Tuesday, November 14, 2017

THRILLIST: Best New Restaurants of 2017

As the weather cools down, date night heats up... 

The brunch at Dalton & Wade is *legit*

And comes indoors. Rather than spending halcyon picnics by the lake or tubing down the river, we must now turn inward (literally) to the cozy warmth of public establishments to break our winter blues. But where should we go?

If you're feeling a little overwhelmed by the state of our unceasingly volatile restaurant industry, join the club. Thankfully, I worked with Thrillist to compile a list of the best new restaurants to grace our local scene in 2017, and there are some fabulous new additions. They may not replace time-worn favorites (R.I.P. Piccolo and Vincent's), but they have some exciting new things to say and are definitely worth a visit. Check out my full list by clicking on this link here, and let me know: what did I leave out? What restaurants are you most excited for in 2018? Let me know what to add to my must-try list!

Monday, November 13, 2017

Sister Act is Again a Surefire Hit at Chanhassen Dinner Theatres

What a difference a few short years can make. 


Photo courtesy of Chanhassen Dinner Theatres

When Sister Act last came to the Chanhassen Dinner Theatres (CDT) it was 2015. The presidential election was just kicking into gear, Charlottesville had never happened, and Harvey Weinstein was still Hollywood's friendliest movie producer.

Oh how times change.

In that first Sister Act, the production was fun but in retrospect a little glib. I enjoyed it quite a lot (you can see my original review here) but it lacked a certain gravitas to really make it sing.

After a hugely successful run then and a couple more years of experience under their belts, most of that original cast has returned (with a few key additions) and wow - what a change. This cast is older, wiser, graver, funnier, and clicks much more soundly than they did before. I'm not going to summarize the plot in this review - again, you can always watch the inimitable Whoopi Goldberg's film original or read my previous review for that - but I do want to detail what's changed and what I really enjoyed.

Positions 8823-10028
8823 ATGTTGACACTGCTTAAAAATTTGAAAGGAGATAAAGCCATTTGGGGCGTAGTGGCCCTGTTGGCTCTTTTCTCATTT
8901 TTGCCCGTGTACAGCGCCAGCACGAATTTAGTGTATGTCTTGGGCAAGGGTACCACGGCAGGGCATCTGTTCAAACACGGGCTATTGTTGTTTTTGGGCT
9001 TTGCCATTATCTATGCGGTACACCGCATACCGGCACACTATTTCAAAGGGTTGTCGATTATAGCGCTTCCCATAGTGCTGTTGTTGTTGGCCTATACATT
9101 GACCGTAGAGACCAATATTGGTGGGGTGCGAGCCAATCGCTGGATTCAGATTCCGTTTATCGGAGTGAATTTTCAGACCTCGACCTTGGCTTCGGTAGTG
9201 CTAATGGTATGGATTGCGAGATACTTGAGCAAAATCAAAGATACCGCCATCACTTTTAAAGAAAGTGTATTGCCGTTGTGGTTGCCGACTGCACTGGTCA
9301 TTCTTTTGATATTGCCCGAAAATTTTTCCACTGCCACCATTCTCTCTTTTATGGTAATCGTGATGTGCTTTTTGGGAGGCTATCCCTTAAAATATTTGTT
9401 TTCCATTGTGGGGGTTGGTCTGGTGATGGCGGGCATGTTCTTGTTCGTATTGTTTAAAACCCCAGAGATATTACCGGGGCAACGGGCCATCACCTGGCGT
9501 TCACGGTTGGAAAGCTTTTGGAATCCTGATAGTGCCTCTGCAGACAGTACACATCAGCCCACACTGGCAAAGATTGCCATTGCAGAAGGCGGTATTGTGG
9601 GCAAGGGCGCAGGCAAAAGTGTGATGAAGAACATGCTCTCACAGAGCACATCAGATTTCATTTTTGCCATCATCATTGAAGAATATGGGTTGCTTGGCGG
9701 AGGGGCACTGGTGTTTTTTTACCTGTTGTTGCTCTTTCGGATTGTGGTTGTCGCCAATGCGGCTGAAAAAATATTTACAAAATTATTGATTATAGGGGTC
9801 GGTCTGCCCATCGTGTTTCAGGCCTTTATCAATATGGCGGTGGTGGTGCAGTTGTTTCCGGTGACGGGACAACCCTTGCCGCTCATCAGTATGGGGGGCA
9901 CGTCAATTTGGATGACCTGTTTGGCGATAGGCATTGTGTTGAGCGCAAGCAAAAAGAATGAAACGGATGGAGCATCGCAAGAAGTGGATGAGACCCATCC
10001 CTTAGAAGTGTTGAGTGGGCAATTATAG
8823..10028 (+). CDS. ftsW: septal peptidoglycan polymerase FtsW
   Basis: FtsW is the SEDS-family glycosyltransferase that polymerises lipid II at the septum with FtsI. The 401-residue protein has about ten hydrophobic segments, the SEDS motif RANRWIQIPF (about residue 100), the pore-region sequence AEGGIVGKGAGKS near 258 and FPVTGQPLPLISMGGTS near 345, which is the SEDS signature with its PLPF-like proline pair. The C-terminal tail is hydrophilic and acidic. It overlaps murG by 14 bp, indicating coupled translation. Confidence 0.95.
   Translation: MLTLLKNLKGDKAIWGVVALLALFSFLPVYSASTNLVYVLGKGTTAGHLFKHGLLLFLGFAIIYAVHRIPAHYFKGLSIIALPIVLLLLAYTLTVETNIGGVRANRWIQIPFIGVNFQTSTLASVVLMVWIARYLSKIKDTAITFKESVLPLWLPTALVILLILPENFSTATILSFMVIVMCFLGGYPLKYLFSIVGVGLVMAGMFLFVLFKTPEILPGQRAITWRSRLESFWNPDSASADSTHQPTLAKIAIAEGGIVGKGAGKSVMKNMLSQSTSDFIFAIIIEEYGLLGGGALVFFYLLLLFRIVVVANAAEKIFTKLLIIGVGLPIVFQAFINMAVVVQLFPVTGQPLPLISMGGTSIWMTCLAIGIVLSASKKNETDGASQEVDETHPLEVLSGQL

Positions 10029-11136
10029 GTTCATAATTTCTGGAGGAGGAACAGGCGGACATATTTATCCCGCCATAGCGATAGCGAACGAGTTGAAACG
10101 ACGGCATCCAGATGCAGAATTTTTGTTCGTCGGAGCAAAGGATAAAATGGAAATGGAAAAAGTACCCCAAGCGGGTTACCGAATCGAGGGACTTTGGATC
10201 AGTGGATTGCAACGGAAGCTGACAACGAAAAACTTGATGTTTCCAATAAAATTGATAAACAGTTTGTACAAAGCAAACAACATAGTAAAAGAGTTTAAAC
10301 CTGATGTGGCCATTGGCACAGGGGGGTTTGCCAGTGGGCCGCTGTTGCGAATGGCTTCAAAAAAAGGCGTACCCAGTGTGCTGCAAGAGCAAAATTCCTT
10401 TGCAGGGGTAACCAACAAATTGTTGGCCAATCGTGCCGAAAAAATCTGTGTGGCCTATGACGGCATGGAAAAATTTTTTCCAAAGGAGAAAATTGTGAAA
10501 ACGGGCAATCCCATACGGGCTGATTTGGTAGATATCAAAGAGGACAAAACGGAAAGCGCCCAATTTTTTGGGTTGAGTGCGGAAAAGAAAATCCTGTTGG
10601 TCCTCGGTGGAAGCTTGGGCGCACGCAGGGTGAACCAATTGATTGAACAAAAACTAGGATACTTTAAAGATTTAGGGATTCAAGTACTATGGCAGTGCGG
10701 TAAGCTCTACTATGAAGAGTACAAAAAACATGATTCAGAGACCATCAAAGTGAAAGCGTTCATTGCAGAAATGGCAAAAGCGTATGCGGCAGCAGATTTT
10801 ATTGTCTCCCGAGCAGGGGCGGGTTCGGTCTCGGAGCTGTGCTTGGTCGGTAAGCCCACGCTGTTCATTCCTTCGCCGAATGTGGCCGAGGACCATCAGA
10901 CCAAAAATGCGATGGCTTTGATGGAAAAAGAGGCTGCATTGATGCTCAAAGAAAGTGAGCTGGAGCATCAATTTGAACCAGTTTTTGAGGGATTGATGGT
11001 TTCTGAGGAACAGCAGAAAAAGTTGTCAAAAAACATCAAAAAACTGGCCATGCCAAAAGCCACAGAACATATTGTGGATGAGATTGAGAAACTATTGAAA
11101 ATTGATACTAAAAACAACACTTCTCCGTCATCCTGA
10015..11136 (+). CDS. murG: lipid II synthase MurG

Photo courtesy of Chanhassen Dinner Theatres

For starters, let's hit the cast. Regina Marie Williams is back in the title role of Deloris van Cartier and wowza what a return! I always enjoy her work (see my thoughts on the perfection that is Nina Simone: Four Women here), and she was good last time, but she really knocks it out of the park in this production. You can tell that Williams has had time to really get comfortable in Deloris's shoes, and the way Williams sashays through each line (and wallops her powerful voice through each song) left such a huge smile on my face. Williams has also clearly worked with the cast to update several of the key jokes, and there are some sly contemporary references here that had the whole audience in giggles.


Several other CDT stalwarts have returned. Norah Long is back as the inimitable Mother Superior and she is an absolute riot. Like Williams, Long is clearly much more comfortable in her role and anchors it with a steadfast gravitas that draws a firm line between her church's walls and the world of sin outside. Britta Ollmann remains fabulous as the shocking soprano Sister Mary Robert. Ollmann absolutely nailed her rendition of "The Life I Never Led" - seriously, it will give you chills, and she's a showstopper. Seri Johnson remains a fine and funky Sister Mary Lazarus, and the eternal Keith Rice is the gift that keeps on giving as a Kanye-sunglasses-clad Monsignor O'Hara.

Photo courtesy of Chanhassen Dinner Theatres
A few new additions really beef up the casts's potential and build this reprise into a towering crescendo. One of my all-time Chanhassen faves Therese Walth (aside: CDT, please, PLEASE reprise Hairspray with Therese - I would do anything to see it again) levels her trademark Nikki Blonsky comedic chops and booming voice at the heart of the role of Sister Mary Patrick, and she's a stitch. Fernando Collado is a welcome surprise as Pablo, especially after his recent lovely turn as Sonny in In The Heights (another piece I wouldn't mind seeing again). Andre Shoals is spot-on creepy as the evil Curtis. It's been a while since he was last seen at CDT, and he's a great choice for this part. Kasano Mwanza remains a scene-stealer as Curtis's nephew TJ, and once again I found myself mourning that he only had a few brief moments in which to shine.

Photo courtesy of Chanhassen Dinner Theatres